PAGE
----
Healthcare reform means reforming the healthcare industry, not de-industrializing it. Why wouldn’t we approach the food system the same way? Where the Food Movement is pushing for evidence based regulatory reform, I’m there, all the way. Where they are pushing for improvements in school lunches at the local and federal level, I’m there. Where the Food Movement stands with farm workers and fast food workers for better pay and working conditions, I’m with them.

But, I also see a lot of projects and attention given to projects that can only amount to becoming rounding errors. In fact, it sometimes seems like antagonism towards scalablity is the price of admission. Farmer’s markets are great cultural assets for a community, the can be smart place making and economic development moves for local governments. But in a country of 314 million people, in a 15.6 trillion dollar economy, they will always be a rounding error in the food system. I’m more interested in seeing supermarket chains that serve the triple bottom line."

A great little piece in response to the content of a rather good book. This conversation point could be pushed into every area. It's an important conversation to have, IMO.

A report on the bad behavior of some of the March Against Monsanto "protesters."


A much better report on these "protests."


And one more piece on the topic:

Positive Agriculture Practices Get A Voice, If Even A Quiet One.

Science Drama at March Against Myths about Modification, and My Showdown with Zen Honeycutt

"Sometimes science can be boring, or at least seem less-than-riveting to the general public. There are a lot of dry methodologies, frequent snafus, those pesky problems of having to reproduce results, and don’t forget peer review and meta-analyses. Though scientific advances are certainly exciting to many who follow them closely, the process from bench to discovery can seem dry.

Science activism on the other hand is anything but boring. Indeed, this past weekend proved to be a veritable soap opera. Here’s my recap of the highlights from Saturday May 23rd, the day of the third annual worldwide March Against Monsanto (MAM), and the first annual counter-protest against the anti-biotech group’s misinformation mongering. We at March Against Myths about Modification (MAMyths) were buzzing with excitement leading up to our first worldwide event, and were thrilled that it made far more of an impact than we anticipated. Bill Nye even showed up and took a picture with our MAMyths member Chauncey in NYC! MAMyths events happened in 13 locations around the world. My co-founders and I took to the street in Chicago, in the name of science and biotechnology. We were happy to give media interviews, and there was at least one documentary film crew we spoke with.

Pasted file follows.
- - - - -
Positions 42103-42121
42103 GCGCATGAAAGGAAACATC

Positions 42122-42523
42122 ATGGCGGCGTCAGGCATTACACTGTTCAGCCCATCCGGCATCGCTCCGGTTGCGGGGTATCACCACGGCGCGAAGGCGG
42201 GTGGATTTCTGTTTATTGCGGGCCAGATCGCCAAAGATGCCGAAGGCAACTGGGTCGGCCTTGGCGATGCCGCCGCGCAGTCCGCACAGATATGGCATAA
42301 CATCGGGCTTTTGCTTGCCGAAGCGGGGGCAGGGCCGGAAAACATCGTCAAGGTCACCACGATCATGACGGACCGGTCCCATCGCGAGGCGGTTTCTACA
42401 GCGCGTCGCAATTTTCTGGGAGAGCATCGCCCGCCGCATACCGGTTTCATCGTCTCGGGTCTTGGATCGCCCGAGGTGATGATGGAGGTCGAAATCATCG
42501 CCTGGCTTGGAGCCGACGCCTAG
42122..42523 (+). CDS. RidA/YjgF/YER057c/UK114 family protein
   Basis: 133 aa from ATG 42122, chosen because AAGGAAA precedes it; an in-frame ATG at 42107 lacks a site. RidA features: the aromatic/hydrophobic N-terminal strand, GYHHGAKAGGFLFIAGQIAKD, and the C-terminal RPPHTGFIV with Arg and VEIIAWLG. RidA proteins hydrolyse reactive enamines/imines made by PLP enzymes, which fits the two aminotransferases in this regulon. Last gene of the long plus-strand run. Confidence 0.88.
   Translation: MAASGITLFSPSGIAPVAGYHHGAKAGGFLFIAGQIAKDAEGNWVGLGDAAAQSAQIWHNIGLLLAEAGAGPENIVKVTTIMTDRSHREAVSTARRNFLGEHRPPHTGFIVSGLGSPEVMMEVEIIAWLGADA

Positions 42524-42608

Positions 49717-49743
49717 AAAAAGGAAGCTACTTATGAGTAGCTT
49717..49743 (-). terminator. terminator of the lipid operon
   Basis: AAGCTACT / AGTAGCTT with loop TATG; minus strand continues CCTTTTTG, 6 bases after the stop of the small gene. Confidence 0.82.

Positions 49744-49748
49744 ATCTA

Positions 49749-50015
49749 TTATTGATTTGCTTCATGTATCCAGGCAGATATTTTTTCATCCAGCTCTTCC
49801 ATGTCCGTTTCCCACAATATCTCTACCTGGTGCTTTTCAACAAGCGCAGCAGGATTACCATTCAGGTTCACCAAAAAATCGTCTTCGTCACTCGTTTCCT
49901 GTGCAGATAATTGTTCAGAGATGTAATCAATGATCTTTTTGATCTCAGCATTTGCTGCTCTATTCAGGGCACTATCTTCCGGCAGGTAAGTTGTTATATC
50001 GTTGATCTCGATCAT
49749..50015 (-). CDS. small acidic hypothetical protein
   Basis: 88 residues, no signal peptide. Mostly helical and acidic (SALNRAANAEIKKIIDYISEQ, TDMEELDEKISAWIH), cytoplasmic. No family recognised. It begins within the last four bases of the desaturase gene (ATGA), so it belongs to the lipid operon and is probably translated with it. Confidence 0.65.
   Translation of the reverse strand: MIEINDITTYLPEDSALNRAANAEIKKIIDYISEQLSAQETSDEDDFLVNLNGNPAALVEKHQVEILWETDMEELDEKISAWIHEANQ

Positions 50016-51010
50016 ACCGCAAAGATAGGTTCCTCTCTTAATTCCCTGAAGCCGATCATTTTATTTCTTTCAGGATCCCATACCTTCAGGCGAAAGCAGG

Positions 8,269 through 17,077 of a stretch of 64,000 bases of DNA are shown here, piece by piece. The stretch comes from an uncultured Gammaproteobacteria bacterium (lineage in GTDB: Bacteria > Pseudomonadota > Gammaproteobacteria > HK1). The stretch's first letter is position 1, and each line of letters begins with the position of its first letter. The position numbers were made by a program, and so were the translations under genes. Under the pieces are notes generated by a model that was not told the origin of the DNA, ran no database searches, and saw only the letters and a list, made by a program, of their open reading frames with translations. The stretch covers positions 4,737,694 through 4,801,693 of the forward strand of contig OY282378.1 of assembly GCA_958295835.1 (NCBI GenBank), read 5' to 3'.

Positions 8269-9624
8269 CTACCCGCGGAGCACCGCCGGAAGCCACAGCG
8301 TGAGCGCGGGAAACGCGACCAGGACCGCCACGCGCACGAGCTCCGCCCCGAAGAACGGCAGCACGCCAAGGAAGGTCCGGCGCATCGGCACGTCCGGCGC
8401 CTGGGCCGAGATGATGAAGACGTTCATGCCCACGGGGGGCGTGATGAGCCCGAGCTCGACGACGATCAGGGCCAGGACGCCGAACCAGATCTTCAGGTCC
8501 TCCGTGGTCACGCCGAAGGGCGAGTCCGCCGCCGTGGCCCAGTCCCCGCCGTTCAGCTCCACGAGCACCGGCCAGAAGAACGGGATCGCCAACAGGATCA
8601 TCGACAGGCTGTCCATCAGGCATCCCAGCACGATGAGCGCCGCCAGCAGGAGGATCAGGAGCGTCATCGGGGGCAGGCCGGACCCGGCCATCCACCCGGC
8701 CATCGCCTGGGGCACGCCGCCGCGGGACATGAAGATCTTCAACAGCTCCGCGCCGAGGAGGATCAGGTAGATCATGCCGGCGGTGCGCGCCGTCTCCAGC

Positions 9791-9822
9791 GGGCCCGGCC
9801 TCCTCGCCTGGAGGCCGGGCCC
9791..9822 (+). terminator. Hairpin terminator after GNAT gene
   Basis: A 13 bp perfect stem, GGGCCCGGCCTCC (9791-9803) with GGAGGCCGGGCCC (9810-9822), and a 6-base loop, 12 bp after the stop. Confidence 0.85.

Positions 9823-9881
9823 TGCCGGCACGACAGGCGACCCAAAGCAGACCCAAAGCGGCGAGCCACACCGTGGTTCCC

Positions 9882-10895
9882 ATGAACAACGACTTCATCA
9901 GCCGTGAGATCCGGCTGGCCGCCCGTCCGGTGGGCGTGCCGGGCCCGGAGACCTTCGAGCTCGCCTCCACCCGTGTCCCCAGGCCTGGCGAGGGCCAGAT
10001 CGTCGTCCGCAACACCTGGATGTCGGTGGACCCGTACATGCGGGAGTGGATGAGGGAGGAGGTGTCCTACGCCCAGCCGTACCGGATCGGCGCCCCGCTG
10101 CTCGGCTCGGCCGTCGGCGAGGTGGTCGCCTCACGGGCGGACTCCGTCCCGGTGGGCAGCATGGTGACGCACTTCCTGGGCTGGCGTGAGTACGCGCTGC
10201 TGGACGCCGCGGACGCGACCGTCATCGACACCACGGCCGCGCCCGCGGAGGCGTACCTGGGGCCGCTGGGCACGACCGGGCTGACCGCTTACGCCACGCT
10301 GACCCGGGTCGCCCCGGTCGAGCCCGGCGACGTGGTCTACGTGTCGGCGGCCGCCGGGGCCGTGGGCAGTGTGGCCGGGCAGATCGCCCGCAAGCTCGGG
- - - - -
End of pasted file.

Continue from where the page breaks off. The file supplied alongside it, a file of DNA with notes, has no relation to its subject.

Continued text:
The overarching theme that emerged across the country and the world was that MAM protesters were unreasonable, angry, rude, and irrational, while MAMyths members were approachable, civil, and rational. We held signs like “Facts, not fear!” and “GMOs saved the Hawaiian Papaya,” and “Farmers never sued for cross-pollination.” In contrast, their signs were full of expletives and deluded messaging like, “Fuck Monsanto,” “OMG, GMO, WTF,” and even anti-vax signs, middle finger images, and chemtrail conspiracies.

Skepchick friend Kevin Folta wrote in his blog, “The pictures from the scenes across the nation showed small clusters of MAMyths supporters out with signs, standing up for science. The best part was their apparent softness, the repeated theme, “Ask me about GMOs.” These were scientists, and science fans, out sharing science, and there is some real magic in helping people understand facts instead of fear. It was outreach in action at ground zero of insanity, a potential to reach those that cannot be reached and hopefully influence the folks in the middle.”



Yes, this is a watershed moment for everyone who cares about using the scientific method to make the world a better place.


Go to Page: 1 2 3 4 5 6 ... 24 Next »